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the biG InteRview - adeLe


Did you ever cry while writing songs? “All the time. On ‘Someone Like You’ I am really crying. You can hear it towards the end. But I always cry when I’m writing songs. It’s sad when you’re writing a sad song, It makes me feel sorry for myself. But fortunately I’ve got things to do: I write and don’t lock myself away forever.”


Do you still see your ex-boyfriend? “No.”


Is that intentionally? “Yes. I don’t see any of my ex- boyfriends. There are three. I never let go if I see them. Maybe when I’m properly married and settled, aged thirty-five or forty, I’d be friends with them. But now it’s too much.”


You must be curious about his response to the song. “No. Well, maybe with ‘Someone Like You’. But I think he’s going to be upset and I don’t want to see that.”


Why will he be upset? “Because we were perfect and we were totally meant to be together. We just met at the wrong time. There was too much other stuff going on. I was busy with my career, busy with my family. Maybe we’ll be together again in the future, I don’t know. I think I’m constantly looking for him in other people. He was a few years older than me and really wise beyond his years. He made me feel alive and introduced me to a lot of new music and made me really passionate about food, wine, film, sociology, history and travelling. He opened my eyes to a lot of things. It was great, I loved it.”


When you’re finished writing a song, who’s the first one to hear it? “Probably my mother. Because we live together and I admire her so much. I’m not good at telling people how I feel about the time, so for her it’s a kind of keep up to date with her daughter. So I play her a song. But sometimes my manager hears it first.”


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Not telling how you feel at the moment, that’s a really guy thing to do. “Yes, it is. I just realized that. I don’t like showing my emotions. I’ve been surrounded by women my entire life. It’s probably that I’ve heard them moaning about guys all my life and think: back off.” [Laughs] “But I’m not heartless, like some guys are. Guys get their anger out in sports, I get it out in songs.”


Compared with ‘19’, how many more people interfered with the making of ‘21’? “You know what? A lot less. I did most of the recording with Rick Rubin and it’s completely isolated in the studio. No one who’s not working on the record - me, him, the engineers, the musicians - is allowed in the studio. But I did work with more people than I did on my first record. I used more co-writers. The first album as 95% me writing, now it’s 65%. I feel I work better with other people, because you can bounce ideas off with each other. Each person brings a different side out of me musically. But in terms of interference of the label: they had no input apart from paying.” After which she laughs again.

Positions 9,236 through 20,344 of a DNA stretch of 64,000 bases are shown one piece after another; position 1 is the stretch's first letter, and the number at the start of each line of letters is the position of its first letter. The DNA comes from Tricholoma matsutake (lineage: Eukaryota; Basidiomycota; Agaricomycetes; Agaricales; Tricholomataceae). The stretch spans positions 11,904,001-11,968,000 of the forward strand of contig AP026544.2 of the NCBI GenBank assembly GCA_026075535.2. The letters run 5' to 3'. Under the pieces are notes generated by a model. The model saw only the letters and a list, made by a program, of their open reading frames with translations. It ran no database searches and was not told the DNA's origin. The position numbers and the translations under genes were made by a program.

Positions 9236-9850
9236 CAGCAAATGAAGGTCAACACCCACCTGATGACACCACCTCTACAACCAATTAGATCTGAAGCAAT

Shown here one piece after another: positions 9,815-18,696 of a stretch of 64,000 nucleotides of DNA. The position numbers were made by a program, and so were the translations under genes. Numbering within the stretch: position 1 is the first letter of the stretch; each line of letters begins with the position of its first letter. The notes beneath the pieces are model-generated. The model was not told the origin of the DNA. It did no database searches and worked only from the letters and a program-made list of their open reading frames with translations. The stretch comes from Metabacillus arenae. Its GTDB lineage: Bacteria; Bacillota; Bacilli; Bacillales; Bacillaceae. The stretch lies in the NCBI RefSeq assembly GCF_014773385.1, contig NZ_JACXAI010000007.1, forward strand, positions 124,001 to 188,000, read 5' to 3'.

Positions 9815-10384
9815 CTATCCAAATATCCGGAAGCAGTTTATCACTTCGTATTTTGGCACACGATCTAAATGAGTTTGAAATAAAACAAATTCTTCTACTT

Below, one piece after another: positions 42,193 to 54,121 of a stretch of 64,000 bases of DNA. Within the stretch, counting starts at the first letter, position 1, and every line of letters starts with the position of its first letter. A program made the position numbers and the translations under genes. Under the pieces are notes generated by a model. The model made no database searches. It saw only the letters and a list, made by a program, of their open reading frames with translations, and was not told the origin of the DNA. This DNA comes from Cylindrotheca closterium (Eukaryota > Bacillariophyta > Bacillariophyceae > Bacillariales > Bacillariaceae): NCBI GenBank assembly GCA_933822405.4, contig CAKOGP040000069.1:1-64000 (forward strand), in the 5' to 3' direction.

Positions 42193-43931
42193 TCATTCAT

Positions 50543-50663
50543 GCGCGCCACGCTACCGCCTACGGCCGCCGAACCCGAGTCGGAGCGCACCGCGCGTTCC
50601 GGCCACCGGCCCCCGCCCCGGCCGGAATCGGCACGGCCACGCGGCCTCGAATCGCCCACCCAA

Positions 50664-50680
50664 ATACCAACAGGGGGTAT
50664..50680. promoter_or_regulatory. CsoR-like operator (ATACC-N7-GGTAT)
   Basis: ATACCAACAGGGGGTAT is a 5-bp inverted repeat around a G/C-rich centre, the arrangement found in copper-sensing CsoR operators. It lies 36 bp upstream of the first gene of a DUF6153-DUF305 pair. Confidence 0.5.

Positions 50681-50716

When you write together you also have to give something personal away. “I agree with that. But I bond with the writer before we actually work together. We get to know each other. We go out for a drink, spend a few afternoons or a few nights out and talk things through. When I trust someone I’m very open. I tell them about the specific event I want to write about. A lot of them are older then me and I ask: ‘have you ever felt like this? Have you ever felt like that?’ So you get the kind of feeling you can both relate to. But no one touches my lyrics. No one else writes them for me. The lyrics and the melody are all me.”


Did 2.2 million sold records feel like a burden? “No, because I surround myself with people who’ve always worked with me. I don’t have new friends. I don’t have new people in my life because I don’t have time. I do not surround myself with people who tell me ‘yes’


all the time. All the people I work with, keep me grounded.”


So when you’re writing now you’re not aware millions of people will hear it? “Before I started working on the album, I was worried about that. But I was so devastated about my relationship, I didn’t care about my career. It left me completely clueless and isolated. Luckily that was a blessing in disguise.”


Concluding: you felt no pressure at all? “If someone says: ‘you’ve got two months to write a record and hand it in,’ I’m not going to write any songs. I need to wait for it and come. I’m lucky I’m on an indie label. They let their artist breed. My motto is: you’re as good as your next record. So why would I want to make a record in a short time and be scared of losing 2.2 million fans? I don’t like bands and artist who are rushed and make a sh*t record, because they think their fans will buy everything.”


When you play on a big stage, you seem very much at ease. Is that the case? “You think that? Oh my God, I’m crippled by fear. I have awful stage fright. The better I do, the bigger things get, the more I’m absolutely sh*tting myself. I don’t know what possesses me to do it. I’m going to die young from having so much stress all the time. I used to be nervous before the show and after half an hour be happy and at ease, but now I’m nervous the whole concert. Because people pay their hard earned wages. I never believe I’m going to please them.”


Don’t you get routine? “No. The more enthusiastic people get, the more nervous I am.”


So you can’t enjoy playing live? “I enjoy seeing the fans and the reaction, but I hate the feeling of pure dread.”


Do you have doubts about your voice? “I doubt my voice a lot. The singers I like are incredible, Aretha Franklin for instance, so I set the bar too high.”


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